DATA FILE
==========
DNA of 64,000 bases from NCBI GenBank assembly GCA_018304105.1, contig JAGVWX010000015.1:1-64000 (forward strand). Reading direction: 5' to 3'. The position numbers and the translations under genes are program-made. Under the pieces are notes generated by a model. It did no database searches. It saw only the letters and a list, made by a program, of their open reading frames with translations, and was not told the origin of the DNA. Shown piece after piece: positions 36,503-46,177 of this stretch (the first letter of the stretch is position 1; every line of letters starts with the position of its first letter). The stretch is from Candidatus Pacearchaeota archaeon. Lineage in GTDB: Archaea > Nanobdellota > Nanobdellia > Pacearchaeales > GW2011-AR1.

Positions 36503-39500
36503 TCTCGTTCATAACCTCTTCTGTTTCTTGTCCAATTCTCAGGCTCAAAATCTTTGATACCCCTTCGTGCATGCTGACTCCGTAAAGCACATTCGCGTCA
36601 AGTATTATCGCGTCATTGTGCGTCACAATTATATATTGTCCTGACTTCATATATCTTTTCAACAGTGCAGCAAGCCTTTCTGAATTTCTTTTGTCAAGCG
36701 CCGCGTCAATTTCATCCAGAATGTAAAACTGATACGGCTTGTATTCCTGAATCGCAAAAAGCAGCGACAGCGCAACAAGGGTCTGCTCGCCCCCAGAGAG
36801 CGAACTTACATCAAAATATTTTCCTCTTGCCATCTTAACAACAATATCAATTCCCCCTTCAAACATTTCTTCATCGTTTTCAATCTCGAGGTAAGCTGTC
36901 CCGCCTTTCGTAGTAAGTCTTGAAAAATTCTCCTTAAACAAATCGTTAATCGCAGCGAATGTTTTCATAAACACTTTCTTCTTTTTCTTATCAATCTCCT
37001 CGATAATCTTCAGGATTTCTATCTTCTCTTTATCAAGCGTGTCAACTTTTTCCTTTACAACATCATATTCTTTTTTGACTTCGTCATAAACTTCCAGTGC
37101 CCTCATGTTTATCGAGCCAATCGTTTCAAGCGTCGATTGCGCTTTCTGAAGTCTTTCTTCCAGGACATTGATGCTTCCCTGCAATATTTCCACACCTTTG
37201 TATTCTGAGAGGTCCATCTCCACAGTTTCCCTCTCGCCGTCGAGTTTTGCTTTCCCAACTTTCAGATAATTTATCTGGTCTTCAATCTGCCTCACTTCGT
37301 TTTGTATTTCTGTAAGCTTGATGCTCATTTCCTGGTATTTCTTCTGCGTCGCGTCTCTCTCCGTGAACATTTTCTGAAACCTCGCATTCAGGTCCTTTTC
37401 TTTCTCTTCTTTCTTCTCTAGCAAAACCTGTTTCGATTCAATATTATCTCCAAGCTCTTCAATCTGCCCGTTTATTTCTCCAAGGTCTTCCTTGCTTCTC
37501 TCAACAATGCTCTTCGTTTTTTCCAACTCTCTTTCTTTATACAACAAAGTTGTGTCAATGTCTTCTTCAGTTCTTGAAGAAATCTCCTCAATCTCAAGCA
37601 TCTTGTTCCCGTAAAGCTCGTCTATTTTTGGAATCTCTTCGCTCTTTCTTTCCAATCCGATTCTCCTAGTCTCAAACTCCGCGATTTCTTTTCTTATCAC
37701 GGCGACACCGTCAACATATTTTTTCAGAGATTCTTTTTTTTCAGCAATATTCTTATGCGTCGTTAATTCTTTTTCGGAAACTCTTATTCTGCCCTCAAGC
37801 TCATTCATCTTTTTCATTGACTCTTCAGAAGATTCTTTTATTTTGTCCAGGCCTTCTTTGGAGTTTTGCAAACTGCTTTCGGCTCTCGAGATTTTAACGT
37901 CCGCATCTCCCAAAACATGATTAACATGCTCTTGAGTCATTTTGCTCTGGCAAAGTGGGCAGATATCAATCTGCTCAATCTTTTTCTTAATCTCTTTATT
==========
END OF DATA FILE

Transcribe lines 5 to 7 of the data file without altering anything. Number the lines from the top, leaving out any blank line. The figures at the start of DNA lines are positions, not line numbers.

36701 CCGCGTCAATTTCATCCAGAATGTAAAACTGATACGGCTTGTATTCCTGAATCGCAAAAAGCAGCGACAGCGCAACAAGGGTCTGCTCGCCCCCAGAGAG
36801 CGAACTTACATCAAAATATTTTCCTCTTGCCATCTTAACAACAATATCAATTCCCCCTTCAAACATTTCTTCATCGTTTTCAATCTCGAGGTAAGCTGTC
36901 CCGCCTTTCGTAGTAAGTCTTGAAAAATTCTCCTTAAACAAATCGTTAATCGCAGCGAATGTTTTCATAAACACTTTCTTCTTTTTCTTATCAATCTCCT